Estonia - SalvoNEWS readers may remember the epic story in 2006 of London's Baltic Exchange, how it was bought by Derek Davies and his son Jason of the Architectural Forum, and how it was then sold via an advert on SalvoWEB. Some parts of the building also featured that year at the Salvo Fair. It fetched around £800,000 and was sold by the now defunct Extreme Architecture of Kent to two Estonian businessmen, Eerik-Niiles Kross and Heiti Haar, who shipped the 1,000 tonnes of carved stone and exotic marble to Tallinn where it was to be rebuilt as part of a prestige office and housing development.
Efforts to give new life to the Baltic Exchange building in Estonia and combine its facade with several new real estate developments were then thwarted by the 2008 recession. The facade fragments continued to lie in wait for almost a decade in shipping containers in the port of Paldiski.
Now, thanks to freelance journalist, Helen Wright, we have heard there is an exhibition of the fragments of the Baltic Exchange building at the Museum of Estonian Architecture. Visitors will be able to see the historic building's beautiful pediment in all its glory until 5th June 2016.
The neoclassical building designed by Smith and Wimble was completed in central London in 1903, and had been ranked among the most beautiful examples of Edwardian architecture. In fact it was subsequently to become a Grade II listed building. However, In 1992, the Exchange building was heavily damaged by an Irish Republican Army bomb attack. Originally, as it was the last remaining exchange floor in the City of London, conservationists wanted to reconstruct the building. It was dismantled stone by stone and the valuable parts were numbered and put in storage with the intention of restoring the building. Instead, maybe due to the outdated trading floor and the expense it was replaced by what has become a new landmark, the forty one storey office building, known as the Gherkin.
At the time it was the largest chunk of architectural salvage to be advertised for sale via the internet. SalvoWEB is the original architectural salvage online marketplace. Thornton Kay, senior partner of Salvo, started SalvoWEB long before eBay, and today it continues to be the leading website for architectural salvage attracting more visitors than any other website in this sector of the market; this includes interior designers, architects, builders and homeowners worldwide.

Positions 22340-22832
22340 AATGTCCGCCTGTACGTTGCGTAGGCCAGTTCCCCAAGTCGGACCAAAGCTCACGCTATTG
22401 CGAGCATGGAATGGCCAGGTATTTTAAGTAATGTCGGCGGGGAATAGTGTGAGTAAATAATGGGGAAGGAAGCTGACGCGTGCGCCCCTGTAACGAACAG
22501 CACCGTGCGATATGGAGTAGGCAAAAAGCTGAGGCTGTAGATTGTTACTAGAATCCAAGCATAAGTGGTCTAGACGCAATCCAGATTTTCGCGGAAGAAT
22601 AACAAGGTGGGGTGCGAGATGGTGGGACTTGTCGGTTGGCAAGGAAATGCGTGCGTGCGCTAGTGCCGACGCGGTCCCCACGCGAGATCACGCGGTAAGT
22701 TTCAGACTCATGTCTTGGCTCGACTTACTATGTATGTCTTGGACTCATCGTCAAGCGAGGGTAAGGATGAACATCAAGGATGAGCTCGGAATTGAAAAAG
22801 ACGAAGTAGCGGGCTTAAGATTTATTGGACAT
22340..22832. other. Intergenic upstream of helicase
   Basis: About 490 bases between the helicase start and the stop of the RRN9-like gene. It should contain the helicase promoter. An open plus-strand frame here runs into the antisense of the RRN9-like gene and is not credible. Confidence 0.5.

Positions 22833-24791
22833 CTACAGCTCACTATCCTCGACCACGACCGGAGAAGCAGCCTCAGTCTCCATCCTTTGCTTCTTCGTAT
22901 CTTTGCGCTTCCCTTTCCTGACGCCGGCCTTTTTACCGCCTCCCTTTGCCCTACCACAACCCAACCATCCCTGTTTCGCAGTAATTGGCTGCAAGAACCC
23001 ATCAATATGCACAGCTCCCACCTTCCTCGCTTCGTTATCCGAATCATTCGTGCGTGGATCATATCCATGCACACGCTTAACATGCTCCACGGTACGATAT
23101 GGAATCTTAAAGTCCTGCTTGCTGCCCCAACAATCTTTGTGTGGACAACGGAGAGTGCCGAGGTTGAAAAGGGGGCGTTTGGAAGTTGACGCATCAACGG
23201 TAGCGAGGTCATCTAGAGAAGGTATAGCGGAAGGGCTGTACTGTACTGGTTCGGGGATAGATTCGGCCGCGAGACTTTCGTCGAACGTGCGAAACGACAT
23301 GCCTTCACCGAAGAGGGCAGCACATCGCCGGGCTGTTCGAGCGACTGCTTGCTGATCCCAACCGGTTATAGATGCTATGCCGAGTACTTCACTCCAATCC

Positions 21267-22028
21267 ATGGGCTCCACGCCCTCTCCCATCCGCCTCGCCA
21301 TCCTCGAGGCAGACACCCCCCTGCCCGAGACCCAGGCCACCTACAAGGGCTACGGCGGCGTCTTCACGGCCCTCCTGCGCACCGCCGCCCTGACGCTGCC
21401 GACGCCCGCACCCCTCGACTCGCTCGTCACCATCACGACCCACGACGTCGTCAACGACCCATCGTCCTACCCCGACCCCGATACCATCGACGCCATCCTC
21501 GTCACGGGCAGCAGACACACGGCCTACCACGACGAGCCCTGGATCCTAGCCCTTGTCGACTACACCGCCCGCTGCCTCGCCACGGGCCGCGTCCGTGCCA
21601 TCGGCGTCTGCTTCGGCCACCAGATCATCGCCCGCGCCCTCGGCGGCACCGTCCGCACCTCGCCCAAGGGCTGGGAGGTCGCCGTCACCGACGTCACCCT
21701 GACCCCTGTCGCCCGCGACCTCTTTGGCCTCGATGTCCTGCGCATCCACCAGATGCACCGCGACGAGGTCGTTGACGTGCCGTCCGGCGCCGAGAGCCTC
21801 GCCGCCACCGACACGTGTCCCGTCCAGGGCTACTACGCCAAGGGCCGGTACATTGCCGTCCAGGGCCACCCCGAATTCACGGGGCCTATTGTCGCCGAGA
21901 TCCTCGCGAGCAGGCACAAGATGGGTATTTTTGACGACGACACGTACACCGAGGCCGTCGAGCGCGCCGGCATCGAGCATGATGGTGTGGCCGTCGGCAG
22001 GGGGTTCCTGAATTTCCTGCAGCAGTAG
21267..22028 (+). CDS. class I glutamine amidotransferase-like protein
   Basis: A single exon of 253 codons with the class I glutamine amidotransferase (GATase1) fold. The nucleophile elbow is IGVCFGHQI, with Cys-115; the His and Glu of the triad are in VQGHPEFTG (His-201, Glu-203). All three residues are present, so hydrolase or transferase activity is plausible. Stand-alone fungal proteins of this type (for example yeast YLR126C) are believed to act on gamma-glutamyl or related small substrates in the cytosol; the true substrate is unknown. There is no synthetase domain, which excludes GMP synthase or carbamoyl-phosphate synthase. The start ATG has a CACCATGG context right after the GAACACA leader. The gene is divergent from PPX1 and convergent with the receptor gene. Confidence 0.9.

Salvo Fair, is the largest architectural salvage event, and is organised together with his daughter, Ruby Hazael. it is now held annually at Sir William and Lady McAlpine's estate, Fawley Hill, Henley-on-Thames, Oxfordshire. Last years Salvo Fair featured another large iconic piece of salvage history, the original cast iron gothic balustrade from London's Westminster Bridge, from LASSCO, based in Oxfordshire and London.
Such large pieces of salvage often take time to find the right buyer especially if they are to be sold in one piece and not broken up. When the Baltic Exchange finally sold it had previously failed to be relocated by the combined forces of the City of London, Swiss Re, English Heritage and the UK conservation movement. At one stage it looked as if the fabulous marble would be turned into kitchen work surfaces, and the stone would be landfilled.
Look out for more interesting pieces of architectural salvage turning up at the Salvo Fair and come along to save a piece of history yourself; big or small. Plus any architectural salvage dealers with a large unique piece of salvage lying around in your yard or warehouse simply try out one of the free for sale ads on SalvoWEB. After all what have you got to lose? Or bring it along to the Salvo Fair.
The dates for your diary: Saturday 18th to Sunday 19th June, Trade Day: Friday 17th June.
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Story Type: News
Date Modified: June 02, 2016, 11:16 PM